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Six Years after Girls Kidnapped in Chibok, Nigeria, Attacks Persist in Area

Destruction after kidnapping of Chibok high school girls in April 2014. (Voice of America, Yaroh Dauda)

Nigeria (Morning Star News) – Nearly six years after Boko Haram kidnapped 276 girls from a high school in northeastern Nigeria, the Chibok area in Borno state is under threat of “annihilation” from the rebel group and the Islamic State in West Africa Province (ISWAP), area leaders said.

While 112 of the kidnapped girls remain in captivity, Boko Haram abducted another 22 people in the predominantly Christian Chibok area in December, according to a statement from the Kibaku Area Development Association.

“The Kibaku Area Development Association (KADA) wishes to cry out and put it on the record that we are being targeted for attacks and annihilation, whether at home or wherever we are,” Dauda Iliya, head of the association, said in the statement issued from Abuja on Feb. 3. “Our people and homelands are in danger. Our homes, farms, barns, and places of worship are destroyed. We are unable to exercise our religious freedoms as we prefer. Our very existence is under grave threat.”

Iliya said 11 parents of the girls kidnapped in 2014 have been killed in subsequent attacks, and eight other parents have died from post-traumatic disorders such as heart conditions related to the abduction of their daughters.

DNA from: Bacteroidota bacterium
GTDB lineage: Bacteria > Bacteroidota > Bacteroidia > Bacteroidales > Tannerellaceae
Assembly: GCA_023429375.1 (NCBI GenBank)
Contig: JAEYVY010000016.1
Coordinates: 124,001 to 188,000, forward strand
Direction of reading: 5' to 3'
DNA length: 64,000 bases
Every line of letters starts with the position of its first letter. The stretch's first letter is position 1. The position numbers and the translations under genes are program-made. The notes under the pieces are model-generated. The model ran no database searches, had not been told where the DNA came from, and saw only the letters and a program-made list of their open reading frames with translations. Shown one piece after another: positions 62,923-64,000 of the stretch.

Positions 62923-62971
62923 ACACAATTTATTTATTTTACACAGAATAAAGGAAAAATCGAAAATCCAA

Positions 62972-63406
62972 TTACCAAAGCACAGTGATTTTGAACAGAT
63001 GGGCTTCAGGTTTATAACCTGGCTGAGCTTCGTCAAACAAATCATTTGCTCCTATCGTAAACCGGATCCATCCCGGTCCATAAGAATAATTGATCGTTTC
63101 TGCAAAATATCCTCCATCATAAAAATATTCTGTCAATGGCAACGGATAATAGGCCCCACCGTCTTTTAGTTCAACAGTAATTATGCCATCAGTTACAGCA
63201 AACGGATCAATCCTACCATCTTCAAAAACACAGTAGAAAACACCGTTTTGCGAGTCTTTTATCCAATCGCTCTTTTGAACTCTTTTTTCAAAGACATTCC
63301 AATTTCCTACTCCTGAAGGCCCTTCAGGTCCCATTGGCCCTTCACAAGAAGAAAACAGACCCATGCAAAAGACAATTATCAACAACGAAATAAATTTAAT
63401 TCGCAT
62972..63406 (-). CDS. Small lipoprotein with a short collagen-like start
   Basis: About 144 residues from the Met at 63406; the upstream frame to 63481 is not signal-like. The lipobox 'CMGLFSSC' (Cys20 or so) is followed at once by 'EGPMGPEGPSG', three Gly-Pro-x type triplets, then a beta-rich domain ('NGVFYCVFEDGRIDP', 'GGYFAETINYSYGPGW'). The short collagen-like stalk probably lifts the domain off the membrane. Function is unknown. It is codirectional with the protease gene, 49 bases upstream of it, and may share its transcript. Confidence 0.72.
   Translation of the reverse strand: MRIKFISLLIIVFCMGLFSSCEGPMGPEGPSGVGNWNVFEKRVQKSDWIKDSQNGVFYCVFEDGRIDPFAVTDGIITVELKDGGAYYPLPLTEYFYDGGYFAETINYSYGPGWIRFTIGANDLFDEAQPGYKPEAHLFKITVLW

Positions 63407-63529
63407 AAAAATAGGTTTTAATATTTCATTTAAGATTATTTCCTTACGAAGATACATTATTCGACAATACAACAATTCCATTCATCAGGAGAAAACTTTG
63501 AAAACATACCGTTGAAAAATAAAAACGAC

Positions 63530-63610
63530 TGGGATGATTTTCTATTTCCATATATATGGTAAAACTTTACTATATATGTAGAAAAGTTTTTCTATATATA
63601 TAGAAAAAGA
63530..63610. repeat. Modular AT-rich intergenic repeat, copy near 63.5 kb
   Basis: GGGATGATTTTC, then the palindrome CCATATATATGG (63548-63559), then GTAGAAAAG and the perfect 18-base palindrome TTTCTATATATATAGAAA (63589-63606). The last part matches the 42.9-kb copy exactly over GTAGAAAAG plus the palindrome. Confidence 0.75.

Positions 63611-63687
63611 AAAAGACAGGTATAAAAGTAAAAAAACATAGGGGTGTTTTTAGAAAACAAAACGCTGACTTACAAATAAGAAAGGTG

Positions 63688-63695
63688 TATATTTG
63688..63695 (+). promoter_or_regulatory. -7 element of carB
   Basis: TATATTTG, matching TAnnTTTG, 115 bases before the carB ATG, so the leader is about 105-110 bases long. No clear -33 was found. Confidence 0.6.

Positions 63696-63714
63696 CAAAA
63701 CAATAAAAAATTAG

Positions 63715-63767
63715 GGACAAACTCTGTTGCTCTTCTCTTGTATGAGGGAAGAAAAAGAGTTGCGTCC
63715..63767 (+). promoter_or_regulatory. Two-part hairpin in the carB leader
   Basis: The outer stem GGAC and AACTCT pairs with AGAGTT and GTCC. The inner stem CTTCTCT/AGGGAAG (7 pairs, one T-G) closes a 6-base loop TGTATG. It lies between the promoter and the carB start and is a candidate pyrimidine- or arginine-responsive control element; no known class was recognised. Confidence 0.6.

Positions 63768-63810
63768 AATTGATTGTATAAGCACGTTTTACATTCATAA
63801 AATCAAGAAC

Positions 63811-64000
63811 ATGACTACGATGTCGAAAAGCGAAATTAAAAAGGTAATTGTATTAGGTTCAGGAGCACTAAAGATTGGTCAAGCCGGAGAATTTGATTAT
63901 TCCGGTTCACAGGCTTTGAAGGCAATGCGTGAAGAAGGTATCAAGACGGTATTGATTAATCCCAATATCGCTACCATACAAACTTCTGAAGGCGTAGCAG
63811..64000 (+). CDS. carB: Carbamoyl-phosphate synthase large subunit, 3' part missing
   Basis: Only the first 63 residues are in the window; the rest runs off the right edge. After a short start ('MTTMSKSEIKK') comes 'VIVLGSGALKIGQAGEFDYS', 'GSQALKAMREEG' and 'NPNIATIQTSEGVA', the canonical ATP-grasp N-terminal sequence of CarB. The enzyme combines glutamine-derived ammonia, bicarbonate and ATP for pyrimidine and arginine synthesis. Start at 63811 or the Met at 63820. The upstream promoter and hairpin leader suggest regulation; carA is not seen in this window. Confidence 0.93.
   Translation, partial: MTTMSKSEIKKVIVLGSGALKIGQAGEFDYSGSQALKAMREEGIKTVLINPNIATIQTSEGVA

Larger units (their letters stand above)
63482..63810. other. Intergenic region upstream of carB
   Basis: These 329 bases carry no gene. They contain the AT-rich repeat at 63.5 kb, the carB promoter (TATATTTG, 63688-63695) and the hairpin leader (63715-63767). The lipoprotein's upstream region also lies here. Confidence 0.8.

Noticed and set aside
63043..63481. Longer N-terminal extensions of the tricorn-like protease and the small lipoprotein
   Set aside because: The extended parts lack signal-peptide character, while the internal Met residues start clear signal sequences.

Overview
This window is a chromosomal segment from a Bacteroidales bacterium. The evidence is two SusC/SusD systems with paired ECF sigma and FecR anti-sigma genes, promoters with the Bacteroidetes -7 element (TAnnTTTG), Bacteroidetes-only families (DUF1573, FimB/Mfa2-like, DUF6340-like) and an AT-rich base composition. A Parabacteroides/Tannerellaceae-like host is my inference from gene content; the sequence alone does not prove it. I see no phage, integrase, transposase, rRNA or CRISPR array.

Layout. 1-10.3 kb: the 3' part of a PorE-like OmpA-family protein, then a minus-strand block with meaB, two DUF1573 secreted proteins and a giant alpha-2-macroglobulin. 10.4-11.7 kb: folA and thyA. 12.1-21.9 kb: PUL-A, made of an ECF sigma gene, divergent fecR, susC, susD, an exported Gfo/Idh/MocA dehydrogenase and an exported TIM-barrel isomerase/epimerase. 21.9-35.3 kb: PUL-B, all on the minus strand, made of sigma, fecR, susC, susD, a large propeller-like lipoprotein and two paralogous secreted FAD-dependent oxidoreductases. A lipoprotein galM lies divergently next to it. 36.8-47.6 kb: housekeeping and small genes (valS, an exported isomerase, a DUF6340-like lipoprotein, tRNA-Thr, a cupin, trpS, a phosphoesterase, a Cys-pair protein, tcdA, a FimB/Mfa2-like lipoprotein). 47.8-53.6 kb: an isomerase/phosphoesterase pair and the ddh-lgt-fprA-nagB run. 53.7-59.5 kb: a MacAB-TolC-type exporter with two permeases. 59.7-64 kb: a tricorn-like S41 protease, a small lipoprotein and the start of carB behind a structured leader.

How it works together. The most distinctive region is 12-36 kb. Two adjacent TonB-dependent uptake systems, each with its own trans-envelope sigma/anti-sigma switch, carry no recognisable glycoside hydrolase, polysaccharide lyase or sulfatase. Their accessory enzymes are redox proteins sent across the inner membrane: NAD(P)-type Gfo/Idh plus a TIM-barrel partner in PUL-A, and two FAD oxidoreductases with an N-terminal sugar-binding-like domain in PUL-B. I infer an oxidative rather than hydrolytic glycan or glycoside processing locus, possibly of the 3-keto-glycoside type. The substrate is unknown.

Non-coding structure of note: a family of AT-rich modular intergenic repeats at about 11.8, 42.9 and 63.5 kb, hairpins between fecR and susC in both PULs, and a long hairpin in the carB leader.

“Of 20 Chibok girls’ parents – our kinsmen and women – who are now deceased, 11 were killed during the Boko Haram attacks, eight died of heart conditions as a result of trauma, with those alive subsisting with various degrees of heart conditions and trauma along with their resultant effects,” he said.

Among the 22 people kidnapped in December, five were abducted in the nearby Kwarangilum community in a Boko Haram attack on Christmas Eve, with the rebels burning down houses and carting away live cattle, sheep, goats and chickens, he said.

“Five days later on the 29th of December in Mandaragrau, 17 Chibok indigenes were kidnapped,” Iliya said. “We also do not notice much effort by the government to permanently end the scourge of Boko Haram terrorism, and restore peace in our homelands in particular, and the northeast in general; nor the return of our 112 daughters held in captivity for close to six years.”

The area has been under constant attack by Boko Haram, which seeks to impose sharia (Islamic law) throughout Nigeria, for 10 years, he said.

Boko Haram terrorists on Feb. 18 attacked two predominantly Christian communities in Chibok County, Kwarangilum and Forfor villages, residents said.

“The terrorists [simultaneously] attacked the communities around 6 p.m., shooting indiscriminately and burning down houses,” Maina Kapi told Morning Star News by text message. “Please, your prayer is needed because today Boko Haram entered Kwarangilum area of Chibok.”

Habakkuk Aboki, another area resident, said Islamic extremists also attacked another part of Chibok County in January.